A process called trans-splicing has been shown to increase levels of a needed protein in mice with a disease resembling severe human spinal muscular atrophy (SMA), says a research team at the University of Missouri-Columbia, whose findings were published Jan. 6, 2010, in the Journal of Neuroscience.
The process, which increased lifespan in the mice, may prove to be a promising alternative to a variety of therapeutic strategies currently under investigation for SMA. (See In Focus: Spinal Muscular Atrophy.)
About SMA molecular mechanisms
SMA is the result of a deficiency of a protein called SMN, which stands for “survival of motor neurons.” SMN deficiency is caused by a mutation in the SMN1 gene that prevents full-length functional SMN from being made.
Both the SMN1 and SMN2 genes carry instructions for making SMN protein. However, the SMN2 gene’s instructions typically result in a nonfunctional version of SMN. This is because the SMN2 gene’s splicing instructions cut out a critical stretch of genetic code known as exon 7. Without exon 7, the protein made from SMN2’s genetic instructions is shortened, unstable and nonfunctional.
However, if SMN2 splicing patterns are modified, the full-length, functional SMN protein can be produced from the SMN2 gene, even if the SMN1 gene is flawed.
About the new findings
The researchers used a technique called trans-splicing, which facilitates the joining of two separate molecules — in this case, the SMN2 instructions for the removal of exon 7, and new instructions that cause inclusion of exon 7.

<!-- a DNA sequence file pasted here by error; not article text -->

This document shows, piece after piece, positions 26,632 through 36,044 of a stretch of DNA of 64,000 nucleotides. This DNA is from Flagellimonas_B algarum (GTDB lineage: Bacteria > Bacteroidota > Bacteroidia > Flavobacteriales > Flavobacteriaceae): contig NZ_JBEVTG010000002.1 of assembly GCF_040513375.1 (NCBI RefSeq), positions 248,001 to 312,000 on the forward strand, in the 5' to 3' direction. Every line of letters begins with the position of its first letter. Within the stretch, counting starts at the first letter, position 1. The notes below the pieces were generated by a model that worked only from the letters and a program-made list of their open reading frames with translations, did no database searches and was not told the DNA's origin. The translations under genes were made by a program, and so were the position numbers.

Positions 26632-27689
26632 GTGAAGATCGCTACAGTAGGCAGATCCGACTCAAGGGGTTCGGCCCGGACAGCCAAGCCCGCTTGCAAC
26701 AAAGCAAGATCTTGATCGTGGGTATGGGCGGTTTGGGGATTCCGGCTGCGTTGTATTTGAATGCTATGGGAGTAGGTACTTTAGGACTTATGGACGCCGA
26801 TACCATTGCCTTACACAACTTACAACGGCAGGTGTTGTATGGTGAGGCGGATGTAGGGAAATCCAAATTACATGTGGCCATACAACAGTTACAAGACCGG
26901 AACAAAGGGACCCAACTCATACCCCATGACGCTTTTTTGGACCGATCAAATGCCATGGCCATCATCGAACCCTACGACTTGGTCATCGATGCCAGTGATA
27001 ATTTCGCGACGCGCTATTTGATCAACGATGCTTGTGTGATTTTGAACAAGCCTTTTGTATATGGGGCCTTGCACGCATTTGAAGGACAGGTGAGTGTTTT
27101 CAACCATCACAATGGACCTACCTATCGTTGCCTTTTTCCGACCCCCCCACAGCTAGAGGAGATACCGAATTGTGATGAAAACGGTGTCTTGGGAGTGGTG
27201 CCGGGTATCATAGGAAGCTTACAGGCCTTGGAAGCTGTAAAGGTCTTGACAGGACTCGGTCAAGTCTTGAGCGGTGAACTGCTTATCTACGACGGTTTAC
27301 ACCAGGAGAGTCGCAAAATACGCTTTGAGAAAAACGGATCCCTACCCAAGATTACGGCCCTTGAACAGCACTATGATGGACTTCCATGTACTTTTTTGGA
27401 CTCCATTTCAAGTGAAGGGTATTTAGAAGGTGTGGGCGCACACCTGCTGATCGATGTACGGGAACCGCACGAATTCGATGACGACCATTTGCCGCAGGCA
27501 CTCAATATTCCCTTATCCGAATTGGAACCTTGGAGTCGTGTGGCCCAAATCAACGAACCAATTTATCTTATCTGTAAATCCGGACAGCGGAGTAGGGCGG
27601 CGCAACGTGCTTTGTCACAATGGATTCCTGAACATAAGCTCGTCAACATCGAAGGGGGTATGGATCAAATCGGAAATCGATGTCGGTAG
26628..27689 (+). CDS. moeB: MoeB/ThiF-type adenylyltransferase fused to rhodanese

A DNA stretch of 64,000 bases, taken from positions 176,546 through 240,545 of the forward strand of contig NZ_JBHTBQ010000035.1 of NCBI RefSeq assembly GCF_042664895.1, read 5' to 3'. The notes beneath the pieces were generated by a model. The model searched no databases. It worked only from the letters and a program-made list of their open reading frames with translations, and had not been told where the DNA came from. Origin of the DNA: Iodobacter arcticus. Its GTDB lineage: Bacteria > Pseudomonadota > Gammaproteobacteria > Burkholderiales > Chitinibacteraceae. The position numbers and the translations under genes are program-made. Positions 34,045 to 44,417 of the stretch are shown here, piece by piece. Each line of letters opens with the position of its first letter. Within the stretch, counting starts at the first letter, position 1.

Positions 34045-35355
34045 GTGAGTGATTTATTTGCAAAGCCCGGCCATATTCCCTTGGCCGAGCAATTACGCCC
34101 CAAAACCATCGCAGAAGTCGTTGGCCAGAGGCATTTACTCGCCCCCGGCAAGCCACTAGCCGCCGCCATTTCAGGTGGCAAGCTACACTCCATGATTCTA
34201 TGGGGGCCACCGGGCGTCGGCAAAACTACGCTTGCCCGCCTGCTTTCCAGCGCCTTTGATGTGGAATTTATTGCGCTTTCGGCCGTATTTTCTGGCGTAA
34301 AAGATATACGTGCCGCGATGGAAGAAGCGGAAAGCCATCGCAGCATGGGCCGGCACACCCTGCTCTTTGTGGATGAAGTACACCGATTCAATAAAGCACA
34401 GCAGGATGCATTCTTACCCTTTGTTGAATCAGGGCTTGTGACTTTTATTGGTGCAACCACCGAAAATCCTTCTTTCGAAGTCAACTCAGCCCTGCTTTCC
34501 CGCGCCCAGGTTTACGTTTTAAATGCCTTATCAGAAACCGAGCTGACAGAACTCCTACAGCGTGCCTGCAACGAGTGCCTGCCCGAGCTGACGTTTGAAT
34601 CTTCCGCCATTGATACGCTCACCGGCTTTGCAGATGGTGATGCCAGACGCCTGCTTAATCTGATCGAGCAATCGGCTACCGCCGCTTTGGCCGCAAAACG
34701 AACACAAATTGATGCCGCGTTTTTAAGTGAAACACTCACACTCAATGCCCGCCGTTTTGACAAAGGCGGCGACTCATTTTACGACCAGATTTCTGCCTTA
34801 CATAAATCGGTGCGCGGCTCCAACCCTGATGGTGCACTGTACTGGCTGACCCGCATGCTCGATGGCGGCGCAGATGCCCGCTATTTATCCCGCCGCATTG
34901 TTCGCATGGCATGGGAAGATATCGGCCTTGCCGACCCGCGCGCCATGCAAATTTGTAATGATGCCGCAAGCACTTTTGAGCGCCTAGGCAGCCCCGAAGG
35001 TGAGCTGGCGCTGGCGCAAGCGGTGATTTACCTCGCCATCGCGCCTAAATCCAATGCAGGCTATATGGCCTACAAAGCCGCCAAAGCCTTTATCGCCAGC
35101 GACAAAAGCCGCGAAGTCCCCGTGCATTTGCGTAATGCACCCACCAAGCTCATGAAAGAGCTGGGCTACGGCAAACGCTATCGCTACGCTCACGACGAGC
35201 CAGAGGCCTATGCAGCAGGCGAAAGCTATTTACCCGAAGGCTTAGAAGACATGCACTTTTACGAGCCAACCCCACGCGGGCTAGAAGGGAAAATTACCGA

Mice bred to have a disease resembling a severe form of SMA each received a single intracerebral (into the brain) injection of carriers called viral vectors, containing short strands of corrective genetic instructions.
Analysis revealed increased levels of full-length SMN in the mice, with trans-splicing detectable in the central nervous system, the kidney and liver and, to a lesser degree, in skeletal muscle.
Mice that received the trans-splicing treatment developed less severe symptoms than untreated mice. They lived an average of seven days, significantly longer than the untreated group, whose life span averaged less than five days.
Although MDA did not fund this project, study team member Christian Lorson at the University of Missouri-Columbia is a member of MDA’s Scientific Advisory Committee and is a current MDA grantee for SMA research unrelated to this study.
Meaning for patients
The findings shed light on an additional strategy among several already under investigation for the treatment of SMA.
The more options one has for treatment, the better the likelihood of finding one closely tailored to one's specific needs.
"Right now it's a good idea to put as many shots on goal as possible," Lorson said, "and clearly there are advantages and disadvantages to each approach."